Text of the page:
Special education students embrace work and life skills through vocational training programs

When guests check out of El Capitan Hotel in downtown Merced, a team of students wearing Merced County Office of Education (MCOE) attire enter the rooms to strip the beds, empty the trash bins, and vacuum the floors.

For over a year, students like Alondra Fierros, who always has a smile on her face, have been washing the hotel’s dirty linens, while Jayden Flores has been neatly folding the clean hotel towels into stacks of eight without looking up from the task.

Most of the students, aged 18-22, are diagnosed with varying degrees of autism and/or other disabilities. They are part of the county office’s adult transition program in special education and are learning laundry and cleaning for the first time.

Despite their limitations, the students gain skills through the county office and hotel’s housekeeping program.

“I clean the place, and I take a bunch of dirty bed sheets and towels and put them in the laundry room and wash them,” Flores said about the tasks he learned by observing housekeepers.

Through hands-on experience at the hotel, students acquire skills for the housekeeping and hospitality industry. These skills will be beneficial for their future careers after graduation, whether it be at El Capitan or elsewhere. They also develop life skills for adulthood.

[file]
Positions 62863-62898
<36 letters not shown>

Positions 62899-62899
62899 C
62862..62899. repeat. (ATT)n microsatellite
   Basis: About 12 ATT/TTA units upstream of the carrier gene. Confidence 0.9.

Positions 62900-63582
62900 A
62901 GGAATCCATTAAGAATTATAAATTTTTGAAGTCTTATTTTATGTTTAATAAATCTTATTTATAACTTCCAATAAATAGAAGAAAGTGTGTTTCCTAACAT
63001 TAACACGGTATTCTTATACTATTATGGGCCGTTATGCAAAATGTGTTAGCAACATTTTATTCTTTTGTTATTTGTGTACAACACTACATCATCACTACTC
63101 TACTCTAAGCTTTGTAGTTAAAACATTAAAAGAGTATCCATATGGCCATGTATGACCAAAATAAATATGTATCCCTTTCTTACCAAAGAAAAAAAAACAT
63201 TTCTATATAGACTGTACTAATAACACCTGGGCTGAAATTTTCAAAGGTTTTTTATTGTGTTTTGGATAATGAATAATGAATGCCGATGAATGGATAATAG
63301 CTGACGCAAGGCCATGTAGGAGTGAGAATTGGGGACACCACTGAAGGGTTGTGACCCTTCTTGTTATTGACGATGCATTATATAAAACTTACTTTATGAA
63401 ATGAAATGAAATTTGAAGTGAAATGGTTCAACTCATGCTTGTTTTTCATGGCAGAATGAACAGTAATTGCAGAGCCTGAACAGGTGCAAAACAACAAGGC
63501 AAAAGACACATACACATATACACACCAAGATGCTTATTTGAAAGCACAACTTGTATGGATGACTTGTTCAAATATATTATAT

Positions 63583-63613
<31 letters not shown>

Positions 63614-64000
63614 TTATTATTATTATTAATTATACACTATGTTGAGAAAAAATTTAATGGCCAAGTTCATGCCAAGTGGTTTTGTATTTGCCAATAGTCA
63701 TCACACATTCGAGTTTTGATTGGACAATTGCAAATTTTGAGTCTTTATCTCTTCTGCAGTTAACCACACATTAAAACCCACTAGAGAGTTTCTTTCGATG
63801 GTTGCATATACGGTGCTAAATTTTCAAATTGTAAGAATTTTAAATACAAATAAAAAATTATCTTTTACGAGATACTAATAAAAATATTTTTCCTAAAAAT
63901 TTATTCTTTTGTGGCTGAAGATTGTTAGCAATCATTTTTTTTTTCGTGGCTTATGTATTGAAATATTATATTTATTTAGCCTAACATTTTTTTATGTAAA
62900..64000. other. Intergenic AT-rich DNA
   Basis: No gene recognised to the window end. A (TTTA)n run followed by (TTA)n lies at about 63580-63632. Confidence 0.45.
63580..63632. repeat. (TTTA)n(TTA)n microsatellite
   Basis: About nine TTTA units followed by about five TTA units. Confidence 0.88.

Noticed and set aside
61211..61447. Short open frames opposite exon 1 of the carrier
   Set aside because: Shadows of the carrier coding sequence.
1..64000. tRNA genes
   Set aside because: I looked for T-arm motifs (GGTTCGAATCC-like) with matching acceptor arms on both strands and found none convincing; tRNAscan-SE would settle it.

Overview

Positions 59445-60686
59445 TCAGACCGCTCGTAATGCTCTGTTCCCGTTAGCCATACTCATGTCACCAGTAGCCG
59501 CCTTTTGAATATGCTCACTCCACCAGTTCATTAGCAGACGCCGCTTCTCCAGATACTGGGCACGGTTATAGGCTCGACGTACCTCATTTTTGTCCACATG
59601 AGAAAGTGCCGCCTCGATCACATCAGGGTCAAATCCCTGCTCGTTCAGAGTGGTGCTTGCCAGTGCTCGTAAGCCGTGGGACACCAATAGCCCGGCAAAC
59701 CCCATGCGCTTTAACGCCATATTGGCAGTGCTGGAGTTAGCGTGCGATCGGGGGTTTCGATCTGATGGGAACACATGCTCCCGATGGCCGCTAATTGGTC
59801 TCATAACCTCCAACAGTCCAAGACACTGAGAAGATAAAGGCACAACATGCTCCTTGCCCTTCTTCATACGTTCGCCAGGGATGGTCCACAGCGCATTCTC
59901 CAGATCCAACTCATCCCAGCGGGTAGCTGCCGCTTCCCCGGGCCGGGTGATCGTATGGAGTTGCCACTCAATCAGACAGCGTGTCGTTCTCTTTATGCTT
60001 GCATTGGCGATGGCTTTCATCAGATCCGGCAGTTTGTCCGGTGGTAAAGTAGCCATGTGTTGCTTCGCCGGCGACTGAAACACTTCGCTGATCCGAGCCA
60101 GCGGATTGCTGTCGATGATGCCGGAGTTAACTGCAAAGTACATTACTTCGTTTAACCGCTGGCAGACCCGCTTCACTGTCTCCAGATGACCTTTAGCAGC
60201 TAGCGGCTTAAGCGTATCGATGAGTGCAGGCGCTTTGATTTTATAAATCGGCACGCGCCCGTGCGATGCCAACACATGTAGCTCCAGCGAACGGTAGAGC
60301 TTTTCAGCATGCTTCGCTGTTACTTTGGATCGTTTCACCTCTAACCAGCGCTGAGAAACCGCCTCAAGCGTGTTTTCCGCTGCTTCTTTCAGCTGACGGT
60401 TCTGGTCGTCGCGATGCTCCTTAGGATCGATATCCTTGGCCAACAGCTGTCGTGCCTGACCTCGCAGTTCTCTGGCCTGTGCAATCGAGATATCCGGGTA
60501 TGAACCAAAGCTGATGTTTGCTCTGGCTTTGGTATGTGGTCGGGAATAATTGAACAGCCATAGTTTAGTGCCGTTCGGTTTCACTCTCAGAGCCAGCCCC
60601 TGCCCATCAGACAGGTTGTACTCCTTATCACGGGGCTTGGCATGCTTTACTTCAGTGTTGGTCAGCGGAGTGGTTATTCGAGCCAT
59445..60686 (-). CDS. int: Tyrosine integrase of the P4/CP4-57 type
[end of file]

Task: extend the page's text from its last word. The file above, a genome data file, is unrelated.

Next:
Eliazar removes El Capitan Hotel bedding to be washed, one of his duties in a housekeeping training program through the hotel and Merced County Office of Education. Eliazar is a student in special education in the county office’s adult transition program. The county office didn’t disclose his last name to protect the student’s privacy.
Photo courtesy of Merced County Office of Education

“At this age, we’re really trying to provide them with more experience in the community,” said Laura Fong, an assistant superintendent in the Merced County Office of Education.

Traditionally, vocational training programs have tailored jobs around the needs of special education students. Merced County’s program stands out as it integrates students into the housekeeping career, making it one of the few in California and across the nation to do so. It now serves as a model for other districts aiming to integrate students with disabilities into careers and society.

From model room to real-world experience

The office of education launched the housekeeping training program in October 2022 to provide special education students with real-world work and life skills. Before the program, students practiced their skills in an “isolated” mock hotel room, which was effective for a while. However, they couldn’t apply what they learned to their lives because the skills weren’t being used in a real-world environment. They also lacked the opportunity to observe housekeepers’ work and understand the tasks they

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